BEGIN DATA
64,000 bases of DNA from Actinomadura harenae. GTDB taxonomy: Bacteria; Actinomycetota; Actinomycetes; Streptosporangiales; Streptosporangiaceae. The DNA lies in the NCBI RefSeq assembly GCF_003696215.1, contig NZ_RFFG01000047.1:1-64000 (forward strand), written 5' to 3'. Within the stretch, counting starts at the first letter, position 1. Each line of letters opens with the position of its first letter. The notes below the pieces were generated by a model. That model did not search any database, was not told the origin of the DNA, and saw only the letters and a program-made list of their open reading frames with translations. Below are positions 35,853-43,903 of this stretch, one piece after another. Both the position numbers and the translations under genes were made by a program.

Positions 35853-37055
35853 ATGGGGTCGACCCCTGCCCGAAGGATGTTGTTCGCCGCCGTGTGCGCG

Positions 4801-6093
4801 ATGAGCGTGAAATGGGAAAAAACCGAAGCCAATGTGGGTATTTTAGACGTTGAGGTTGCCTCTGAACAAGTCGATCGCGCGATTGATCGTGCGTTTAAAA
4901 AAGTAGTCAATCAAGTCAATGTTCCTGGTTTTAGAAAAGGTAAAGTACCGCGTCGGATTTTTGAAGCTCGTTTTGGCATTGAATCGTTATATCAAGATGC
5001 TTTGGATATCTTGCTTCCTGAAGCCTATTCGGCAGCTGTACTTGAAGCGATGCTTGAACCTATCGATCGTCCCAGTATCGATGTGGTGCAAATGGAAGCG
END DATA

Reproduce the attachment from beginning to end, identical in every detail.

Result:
64,000 bases of DNA from Actinomadura harenae. GTDB taxonomy: Bacteria; Actinomycetota; Actinomycetes; Streptosporangiales; Streptosporangiaceae. The DNA lies in the NCBI RefSeq assembly GCF_003696215.1, contig NZ_RFFG01000047.1:1-64000 (forward strand), written 5' to 3'. Within the stretch, counting starts at the first letter, position 1. Each line of letters opens with the position of its first letter. The notes below the pieces were generated by a model. That model did not search any database, was not told the origin of the DNA, and saw only the letters and a program-made list of their open reading frames with translations. Below are positions 35,853-43,903 of this stretch, one piece after another. Both the position numbers and the translations under genes were made by a program.

Positions 35853-37055
35853 ATGGGGTCGACCCCTGCCCGAAGGATGTTGTTCGCCGCCGTGTGCGCG

Positions 4801-6093
4801 ATGAGCGTGAAATGGGAAAAAACCGAAGCCAATGTGGGTATTTTAGACGTTGAGGTTGCCTCTGAACAAGTCGATCGCGCGATTGATCGTGCGTTTAAAA
4901 AAGTAGTCAATCAAGTCAATGTTCCTGGTTTTAGAAAAGGTAAAGTACCGCGTCGGATTTTTGAAGCTCGTTTTGGCATTGAATCGTTATATCAAGATGC
5001 TTTGGATATCTTGCTTCCTGAAGCCTATTCGGCAGCTGTACTTGAAGCGATGCTTGAACCTATCGATCGTCCCAGTATCGATGTGGTGCAAATGGAAGCG